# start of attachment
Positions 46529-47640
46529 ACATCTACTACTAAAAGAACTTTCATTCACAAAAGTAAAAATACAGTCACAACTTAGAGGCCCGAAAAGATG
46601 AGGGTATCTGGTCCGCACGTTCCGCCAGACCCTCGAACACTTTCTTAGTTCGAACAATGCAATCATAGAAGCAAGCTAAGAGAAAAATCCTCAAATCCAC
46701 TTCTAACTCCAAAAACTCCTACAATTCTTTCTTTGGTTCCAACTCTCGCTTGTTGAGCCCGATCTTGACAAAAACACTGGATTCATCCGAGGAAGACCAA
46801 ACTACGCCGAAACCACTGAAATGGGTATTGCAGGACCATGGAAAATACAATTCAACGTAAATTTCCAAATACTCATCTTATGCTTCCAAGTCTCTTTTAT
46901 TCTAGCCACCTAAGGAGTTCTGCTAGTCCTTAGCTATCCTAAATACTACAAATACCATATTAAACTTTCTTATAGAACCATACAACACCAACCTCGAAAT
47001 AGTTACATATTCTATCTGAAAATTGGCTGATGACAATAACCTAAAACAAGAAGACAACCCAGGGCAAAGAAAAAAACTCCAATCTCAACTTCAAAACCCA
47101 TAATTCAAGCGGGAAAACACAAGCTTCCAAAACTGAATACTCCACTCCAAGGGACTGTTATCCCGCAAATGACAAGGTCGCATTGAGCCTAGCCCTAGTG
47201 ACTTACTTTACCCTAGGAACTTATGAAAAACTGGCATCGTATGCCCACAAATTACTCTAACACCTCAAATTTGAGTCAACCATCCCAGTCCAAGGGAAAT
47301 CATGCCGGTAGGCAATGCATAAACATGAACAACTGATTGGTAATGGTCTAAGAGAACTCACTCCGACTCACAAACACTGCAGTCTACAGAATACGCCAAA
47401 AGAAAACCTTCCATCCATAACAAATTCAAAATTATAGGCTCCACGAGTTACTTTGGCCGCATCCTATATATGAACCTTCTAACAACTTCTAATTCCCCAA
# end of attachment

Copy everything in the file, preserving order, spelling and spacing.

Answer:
Positions 46529-47640
46529 ACATCTACTACTAAAAGAACTTTCATTCACAAAAGTAAAAATACAGTCACAACTTAGAGGCCCGAAAAGATG
46601 AGGGTATCTGGTCCGCACGTTCCGCCAGACCCTCGAACACTTTCTTAGTTCGAACAATGCAATCATAGAAGCAAGCTAAGAGAAAAATCCTCAAATCCAC
46701 TTCTAACTCCAAAAACTCCTACAATTCTTTCTTTGGTTCCAACTCTCGCTTGTTGAGCCCGATCTTGACAAAAACACTGGATTCATCCGAGGAAGACCAA
46801 ACTACGCCGAAACCACTGAAATGGGTATTGCAGGACCATGGAAAATACAATTCAACGTAAATTTCCAAATACTCATCTTATGCTTCCAAGTCTCTTTTAT
46901 TCTAGCCACCTAAGGAGTTCTGCTAGTCCTTAGCTATCCTAAATACTACAAATACCATATTAAACTTTCTTATAGAACCATACAACACCAACCTCGAAAT
47001 AGTTACATATTCTATCTGAAAATTGGCTGATGACAATAACCTAAAACAAGAAGACAACCCAGGGCAAAGAAAAAAACTCCAATCTCAACTTCAAAACCCA
47101 TAATTCAAGCGGGAAAACACAAGCTTCCAAAACTGAATACTCCACTCCAAGGGACTGTTATCCCGCAAATGACAAGGTCGCATTGAGCCTAGCCCTAGTG
47201 ACTTACTTTACCCTAGGAACTTATGAAAAACTGGCATCGTATGCCCACAAATTACTCTAACACCTCAAATTTGAGTCAACCATCCCAGTCCAAGGGAAAT
47301 CATGCCGGTAGGCAATGCATAAACATGAACAACTGATTGGTAATGGTCTAAGAGAACTCACTCCGACTCACAAACACTGCAGTCTACAGAATACGCCAAA
47401 AGAAAACCTTCCATCCATAACAAATTCAAAATTATAGGCTCCACGAGTTACTTTGGCCGCATCCTATATATGAACCTTCTAACAACTTCTAATTCCCCAA